Double whammy. EU ponders a second record fine against Google, but this time over Android OS
EU antitrust regulators are said to considering a second record fine against Google, but this time over its Android operating system.
It should be remembered that Google has already been slapped with a record-breaking fine of 2.4 billion euros (£2.1bn) last month by the European Commission for abusing its monopoly on Internet searches within the European Union.
Last October EU antitrust regulators ordered Google to stop paying Android handset makers to install Google search and software on their devices, and warned the search giant of a potentially large fine
That came after the EC formally issued an antitrust complaint in April 2016, against what it perceived to be Google’s abuse of the dominance of the Android mobile operating system.
Specifically, the European Commission has been unhappy that Google has been providing payments and discounts to manufacturers in exchange for pre-installing Google Play Store along with Google Search.
The Commission has also wanted Google to stop forcing manufacturers to pre-install proprietary Google applications such as Google Chrome etc, if it restricts their ability to use competing Android-based operating systems.
And now because Google has apparently not changed its behaviours, the EC is considering issuing another record fine against the firm, according to Reuters.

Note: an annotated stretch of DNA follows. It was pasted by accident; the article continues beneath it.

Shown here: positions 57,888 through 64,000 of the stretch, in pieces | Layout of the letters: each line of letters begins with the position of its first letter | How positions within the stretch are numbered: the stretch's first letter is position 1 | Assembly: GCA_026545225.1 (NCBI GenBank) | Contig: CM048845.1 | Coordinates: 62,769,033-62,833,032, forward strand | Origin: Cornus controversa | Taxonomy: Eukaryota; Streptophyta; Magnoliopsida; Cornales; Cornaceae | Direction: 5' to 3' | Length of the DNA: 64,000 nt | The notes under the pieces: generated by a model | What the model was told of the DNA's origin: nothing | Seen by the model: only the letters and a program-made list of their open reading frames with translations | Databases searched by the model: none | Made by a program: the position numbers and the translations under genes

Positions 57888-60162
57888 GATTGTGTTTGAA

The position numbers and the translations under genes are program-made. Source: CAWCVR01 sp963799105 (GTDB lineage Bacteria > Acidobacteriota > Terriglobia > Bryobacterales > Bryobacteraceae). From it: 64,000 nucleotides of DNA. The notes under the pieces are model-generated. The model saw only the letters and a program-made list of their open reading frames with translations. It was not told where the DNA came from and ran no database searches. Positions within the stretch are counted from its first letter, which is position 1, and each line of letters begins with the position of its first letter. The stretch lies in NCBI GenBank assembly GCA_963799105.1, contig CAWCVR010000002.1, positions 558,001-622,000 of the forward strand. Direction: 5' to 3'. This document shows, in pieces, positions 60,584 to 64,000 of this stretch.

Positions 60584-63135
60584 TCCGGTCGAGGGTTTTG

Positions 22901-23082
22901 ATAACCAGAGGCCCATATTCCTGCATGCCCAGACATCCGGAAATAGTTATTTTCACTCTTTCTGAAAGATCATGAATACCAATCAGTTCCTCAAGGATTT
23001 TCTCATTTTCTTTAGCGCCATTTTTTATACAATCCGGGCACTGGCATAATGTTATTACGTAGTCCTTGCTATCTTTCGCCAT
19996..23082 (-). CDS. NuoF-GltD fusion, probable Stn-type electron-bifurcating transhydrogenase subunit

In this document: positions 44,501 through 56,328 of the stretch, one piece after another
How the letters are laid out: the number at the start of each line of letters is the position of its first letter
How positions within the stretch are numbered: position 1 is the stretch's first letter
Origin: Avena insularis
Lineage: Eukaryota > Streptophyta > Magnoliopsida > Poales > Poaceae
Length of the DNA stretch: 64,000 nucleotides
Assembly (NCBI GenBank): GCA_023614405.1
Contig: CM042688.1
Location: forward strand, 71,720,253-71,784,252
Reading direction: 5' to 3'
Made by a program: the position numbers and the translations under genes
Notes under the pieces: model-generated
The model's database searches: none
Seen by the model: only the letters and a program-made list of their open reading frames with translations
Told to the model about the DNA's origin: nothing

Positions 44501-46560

The European regulators are said to have set up a panel of experts to give a second opinion on the case. If this second panel agrees with the initial case team’s conclusions, it could reportedly pave the way for the European Commission to issue a decision against Alphabet’s Google by the end of the year.
And the Android fine could be potentially much larger than the record 2.4 billion euros (£2.1bn) penalty against Google last month for search engine monopoly abuse, because of Android’s massive growth potential.
Reuters reported that both European Commission spokesman Ricardo Cardoso and Google declined to comment.
Google is not the only firm at the moment to fall foul of European rules. Last August, the European Commission ordered the Irish government to recover up to €13 billion (£11.5bn) plus interest from Apple.
The EC alleged that Apple has been using Ireland as a tax haven, as its investigation concluded that Apple had been able to avoid taxation on almost all profits generated in the EU single market.
And this week it seems that the United States has decided to intervene in the case, which is being appealed in the Luxembourg-based General Court, Europe’s second-highest court.
That said, it is not immediately clear what the US intervention is seeking to achieve (either to assist Apple’s appeal, or to get the money paid in the US instead).
Apple for its part always maintained it has done nothing wrong or illegal and has blamed the global tax system.
Quiz: How well do you know Android?